Philadelphia Residents Rush to Buy Water After Major Chemical Spill Occurs in Delaware River
Residents in Philadelphia are flocking to local supermarket stores such as Target and Walmart to buy water after a major chemical spill occurred in the Delaware River.
On Friday night over 8,000 gallons of latex-based solution spilled into the Delaware River from a chemical plant in Bucks County, Pennsylvania.
The massive spill caused Philadelphia city officials to send residents an emergency phone alert urging residents to buy bottled water and to not drink their tap water.
Here we go. The City of Philadelphia pushed an emergency alert via text. Do not drink the tap water until further notice. pic.twitter.com/9YblEKphfM
— Annie Heckenberger (@anniemal) March 26, 2023
The emergency alert sent residents of Philadelphia in a frenzy and caused them to flock to local supermarket stores in the area to stock up on water.
People in Philadelphia are rushing to buy water after a chemical spill in the Delaware River. pic.twitter.com/AZtRbk8Dyn
— Lauren Witzke (@LaurenWitzkeDE) March 26, 2023
Chaos breaks out in Philadelphia after city officials advise residents to drink bottled water because of a chemical spill in the Delaware River. It’s shocking what’s happening in the United States of America.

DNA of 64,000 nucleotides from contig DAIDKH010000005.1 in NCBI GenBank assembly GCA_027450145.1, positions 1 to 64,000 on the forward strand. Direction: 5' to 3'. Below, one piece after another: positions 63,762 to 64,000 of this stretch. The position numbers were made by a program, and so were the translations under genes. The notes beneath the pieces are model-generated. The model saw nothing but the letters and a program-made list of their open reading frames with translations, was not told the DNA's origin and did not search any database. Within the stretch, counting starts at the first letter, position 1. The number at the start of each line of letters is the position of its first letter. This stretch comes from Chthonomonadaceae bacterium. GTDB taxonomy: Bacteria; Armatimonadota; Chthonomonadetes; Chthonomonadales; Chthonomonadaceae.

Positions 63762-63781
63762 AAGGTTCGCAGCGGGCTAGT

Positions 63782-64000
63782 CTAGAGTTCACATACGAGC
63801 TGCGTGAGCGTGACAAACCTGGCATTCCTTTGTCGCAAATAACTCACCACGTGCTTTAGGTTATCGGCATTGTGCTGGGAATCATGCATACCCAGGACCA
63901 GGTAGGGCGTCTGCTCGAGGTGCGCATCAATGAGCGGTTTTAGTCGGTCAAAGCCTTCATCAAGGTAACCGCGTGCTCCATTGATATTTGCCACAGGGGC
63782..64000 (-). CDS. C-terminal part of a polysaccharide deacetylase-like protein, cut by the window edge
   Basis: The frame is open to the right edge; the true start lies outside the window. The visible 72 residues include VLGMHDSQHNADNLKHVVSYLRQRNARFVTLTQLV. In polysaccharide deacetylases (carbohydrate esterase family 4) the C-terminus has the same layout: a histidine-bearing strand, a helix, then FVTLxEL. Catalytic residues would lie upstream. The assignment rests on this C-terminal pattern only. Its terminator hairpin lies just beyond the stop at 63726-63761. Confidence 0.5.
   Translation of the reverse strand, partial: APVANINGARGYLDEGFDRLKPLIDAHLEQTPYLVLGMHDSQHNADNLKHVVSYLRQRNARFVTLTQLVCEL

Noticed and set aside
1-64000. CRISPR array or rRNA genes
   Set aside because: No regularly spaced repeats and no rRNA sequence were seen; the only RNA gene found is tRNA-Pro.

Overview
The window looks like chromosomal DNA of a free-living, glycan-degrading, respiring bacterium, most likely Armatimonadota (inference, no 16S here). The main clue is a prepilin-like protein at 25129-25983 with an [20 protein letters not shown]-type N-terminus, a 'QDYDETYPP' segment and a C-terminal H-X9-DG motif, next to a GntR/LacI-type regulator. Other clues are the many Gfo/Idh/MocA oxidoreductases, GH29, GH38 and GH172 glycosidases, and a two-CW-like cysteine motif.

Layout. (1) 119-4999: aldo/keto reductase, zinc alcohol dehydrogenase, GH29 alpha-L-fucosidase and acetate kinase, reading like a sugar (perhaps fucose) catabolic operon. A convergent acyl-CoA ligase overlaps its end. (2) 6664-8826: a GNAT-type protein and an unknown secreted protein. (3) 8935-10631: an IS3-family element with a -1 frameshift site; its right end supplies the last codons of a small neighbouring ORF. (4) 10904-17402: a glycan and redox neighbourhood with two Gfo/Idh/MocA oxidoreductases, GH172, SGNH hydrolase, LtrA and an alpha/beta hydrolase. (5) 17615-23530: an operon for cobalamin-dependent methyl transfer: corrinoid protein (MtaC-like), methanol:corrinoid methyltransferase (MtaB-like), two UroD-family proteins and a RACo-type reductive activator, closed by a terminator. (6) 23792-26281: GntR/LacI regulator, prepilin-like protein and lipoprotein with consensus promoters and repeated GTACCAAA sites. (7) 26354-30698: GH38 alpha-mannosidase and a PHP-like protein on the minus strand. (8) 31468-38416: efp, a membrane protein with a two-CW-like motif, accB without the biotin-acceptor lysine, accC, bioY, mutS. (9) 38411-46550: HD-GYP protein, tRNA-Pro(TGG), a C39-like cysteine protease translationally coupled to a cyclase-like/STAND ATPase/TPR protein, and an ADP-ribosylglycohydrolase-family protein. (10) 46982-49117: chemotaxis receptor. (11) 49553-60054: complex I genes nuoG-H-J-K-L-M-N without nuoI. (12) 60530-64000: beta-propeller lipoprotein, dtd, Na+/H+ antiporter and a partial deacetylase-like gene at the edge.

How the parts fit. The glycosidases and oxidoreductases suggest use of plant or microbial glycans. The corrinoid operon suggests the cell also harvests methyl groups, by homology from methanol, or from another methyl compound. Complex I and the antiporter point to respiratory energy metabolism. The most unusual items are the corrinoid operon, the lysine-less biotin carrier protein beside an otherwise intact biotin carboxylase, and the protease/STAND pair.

— Charles R Downs (@TheCharlesDowns) March 26, 2023
City water official’s later declared the the water in Philadelphia is safe to drink.
The Philadelphia Water Department tweeted out “Based on updated hydraulic modeling and the latest sampling, we are confident tap water from the Baxter plant will remain safe to drink through 11:59 p.m. Monday, March 27. ”
Per NBC News:
Philadelphia officials Sunday afternoon rescinded their recommendation that residents use bottled drinking water following a toxic spill in the Delaware River.
The spill from a chemical plant upstream Friday night in Bucks County had prompted precautionary bottled-water alerts Sunday morning and afternoon, city officials said.
Testing determined there’s no contamination in the river near the intake for the city’s water system, nor in the system itself, Michael Carroll, a city deputy managing director, said an a video news conference early Sunday evening.
UPDATE: Based on updated hydraulic modeling and the latest sampling, we are confident tap water from the Baxter plant will remain safe to drink through 11:59 p.m. Monday, March 27.
We’re continuing to respond to this incident. Follow for more updates: https://t.co/g0jrCcy17q
— Philadelphia Water (@PhillyH2O) March 26, 2023
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Author: Anthony Scott